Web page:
Maximum Review, engaged.
I must state upfront that I don't talk about the multiplayer, I did try it, but didn't have enough fun to stop me playing the campaign.
Crysis is a game that is perhaps more notorious for utter ridiculous hardware requirements rather than the actual content of the game. My biggest hurdle with the original game was the controls, they were needlessly complicated and made everything about the game far more frustrating than it needed to be. Crysis 2 tackles that issue head on and completely revamps the controls, no doubt the need for it to work on a gamepad being mandatory had a hand in that. As a result, Crysis 2 controls far better than its predecessor and lets you enjoy the fantastic shooter underneath all the great graphics.
When it comes to visuals, Crysis 2 is not the great leap forward that the original was back in 2007, but it is still an incredibly good looking game. The lighting is largely the reasons for this, it does go a bit over the top in places, in particular when you’re coming out of a building when the game throws immense bloom at you. The lighting gives everything a realistic look and really sells the setting of a real world city. There are the odd rough edges here and there and level of detail pop ins can get annoying, but they are very minor complaints overall.
If you’re unfamiliar with the franchise, then you might want to catch up on the story because Crysis 2 makes no effort to clue in new players. The story isn’t grand enough that this is a huge problem, but it doesn’t hurt to be familiar with the basics before jumping in. The single player campaign’s length will differ dramatically depending on how you utilise the suits various abilities (which I’ll get to in a second), my first run clocked in at just under six hours on the normal difficulty setting.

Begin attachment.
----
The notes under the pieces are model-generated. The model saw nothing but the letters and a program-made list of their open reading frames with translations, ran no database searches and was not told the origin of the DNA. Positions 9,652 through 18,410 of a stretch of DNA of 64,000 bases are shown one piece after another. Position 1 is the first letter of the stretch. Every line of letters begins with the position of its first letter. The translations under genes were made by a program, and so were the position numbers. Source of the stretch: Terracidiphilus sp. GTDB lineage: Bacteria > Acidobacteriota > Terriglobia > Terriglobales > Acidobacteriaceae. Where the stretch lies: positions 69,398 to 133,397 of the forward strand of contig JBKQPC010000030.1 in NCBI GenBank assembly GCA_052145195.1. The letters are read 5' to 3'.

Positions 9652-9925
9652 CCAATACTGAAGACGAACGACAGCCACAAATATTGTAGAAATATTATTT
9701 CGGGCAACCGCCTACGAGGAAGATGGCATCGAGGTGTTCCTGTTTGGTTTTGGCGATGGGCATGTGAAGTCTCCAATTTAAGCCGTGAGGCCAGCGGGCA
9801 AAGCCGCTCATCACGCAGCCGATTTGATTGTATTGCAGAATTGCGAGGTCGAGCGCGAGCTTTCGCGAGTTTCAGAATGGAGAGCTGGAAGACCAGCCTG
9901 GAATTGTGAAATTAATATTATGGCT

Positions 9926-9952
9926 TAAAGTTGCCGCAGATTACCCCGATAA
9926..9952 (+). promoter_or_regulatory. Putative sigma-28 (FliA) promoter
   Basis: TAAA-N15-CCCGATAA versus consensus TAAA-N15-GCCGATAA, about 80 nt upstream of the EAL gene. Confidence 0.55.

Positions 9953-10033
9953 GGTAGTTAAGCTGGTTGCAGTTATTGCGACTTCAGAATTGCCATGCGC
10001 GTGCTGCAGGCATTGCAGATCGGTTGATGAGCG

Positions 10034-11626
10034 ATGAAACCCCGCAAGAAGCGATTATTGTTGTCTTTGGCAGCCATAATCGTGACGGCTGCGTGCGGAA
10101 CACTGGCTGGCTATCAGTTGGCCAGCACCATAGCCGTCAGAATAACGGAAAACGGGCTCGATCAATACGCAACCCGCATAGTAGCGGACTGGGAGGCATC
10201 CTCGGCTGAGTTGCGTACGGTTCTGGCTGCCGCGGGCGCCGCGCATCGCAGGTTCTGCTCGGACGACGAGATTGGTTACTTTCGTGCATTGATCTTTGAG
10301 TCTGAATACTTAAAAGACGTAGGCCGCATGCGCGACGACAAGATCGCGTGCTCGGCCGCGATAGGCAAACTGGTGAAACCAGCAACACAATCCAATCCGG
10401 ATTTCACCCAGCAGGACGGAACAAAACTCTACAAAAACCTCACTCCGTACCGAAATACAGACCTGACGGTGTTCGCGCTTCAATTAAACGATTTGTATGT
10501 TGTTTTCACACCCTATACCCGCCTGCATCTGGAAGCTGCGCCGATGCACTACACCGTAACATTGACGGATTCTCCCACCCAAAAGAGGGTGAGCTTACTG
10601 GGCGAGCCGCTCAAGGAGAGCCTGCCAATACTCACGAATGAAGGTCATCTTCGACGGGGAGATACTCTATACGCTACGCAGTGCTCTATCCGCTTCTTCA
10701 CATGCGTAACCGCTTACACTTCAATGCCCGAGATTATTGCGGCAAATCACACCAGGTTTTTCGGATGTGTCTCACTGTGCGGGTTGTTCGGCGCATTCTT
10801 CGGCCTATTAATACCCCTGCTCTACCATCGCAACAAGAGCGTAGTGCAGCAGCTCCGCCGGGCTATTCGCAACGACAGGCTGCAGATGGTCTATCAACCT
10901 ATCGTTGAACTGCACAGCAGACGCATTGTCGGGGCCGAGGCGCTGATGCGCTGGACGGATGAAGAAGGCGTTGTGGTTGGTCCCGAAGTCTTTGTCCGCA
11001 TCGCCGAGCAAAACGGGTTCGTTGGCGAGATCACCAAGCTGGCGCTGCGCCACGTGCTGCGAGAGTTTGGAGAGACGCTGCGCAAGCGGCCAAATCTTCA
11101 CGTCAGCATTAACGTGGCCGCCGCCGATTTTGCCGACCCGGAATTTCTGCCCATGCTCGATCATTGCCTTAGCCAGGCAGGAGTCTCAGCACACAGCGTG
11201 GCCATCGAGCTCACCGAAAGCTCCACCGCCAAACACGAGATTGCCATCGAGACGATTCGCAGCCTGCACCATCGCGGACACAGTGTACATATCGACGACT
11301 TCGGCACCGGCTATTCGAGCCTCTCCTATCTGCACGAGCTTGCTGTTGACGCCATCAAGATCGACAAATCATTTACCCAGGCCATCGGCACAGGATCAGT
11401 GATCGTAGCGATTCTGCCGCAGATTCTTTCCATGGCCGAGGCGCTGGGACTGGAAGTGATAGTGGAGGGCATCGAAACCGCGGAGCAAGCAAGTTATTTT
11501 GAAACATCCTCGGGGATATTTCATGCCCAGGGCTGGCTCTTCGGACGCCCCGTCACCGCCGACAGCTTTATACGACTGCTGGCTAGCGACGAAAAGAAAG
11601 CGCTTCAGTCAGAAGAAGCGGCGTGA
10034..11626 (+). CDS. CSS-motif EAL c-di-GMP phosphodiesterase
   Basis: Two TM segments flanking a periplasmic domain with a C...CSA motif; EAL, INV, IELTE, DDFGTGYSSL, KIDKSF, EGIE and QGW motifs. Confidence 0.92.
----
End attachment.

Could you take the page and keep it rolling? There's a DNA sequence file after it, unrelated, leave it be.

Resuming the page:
As I said before, the controls in Crysis 2 are the best improvement from the original. Everything is mapped brilliantly to the controller; all it takes to do anything is the touch of a single button. The suit offers a wide variety of abilities, invisibility and armour are mapped to the bumpers, visor abilities to the d-pad and agility (sprint and jump) are passive abilities that use suit energy as you use them. This gives you a degree of control that is hard to convey in words, but it’s easily the game’s biggest strength.
The campaign is set entirely in New York City, which feels very linear in comparison to the jungle setting of the original. You still get to see plenty of stunning environments though, the sheer devastation conveyed in the set pieces is quite incredible and manages to nail the feel of an alien invasion actually happening. The linear design may be disappointing to some, but there’s always more than one way to handle any particular encounter. It’s a shame that there isn’t the option to discover these for yourself though, you now have a tactical visor that will highlight things like weapons, ammo and strategic approaches, you’re only forced to use it in a handful of encounters but there’s nothing to stop you using it all time, which gives you a significant advantage over your enemies.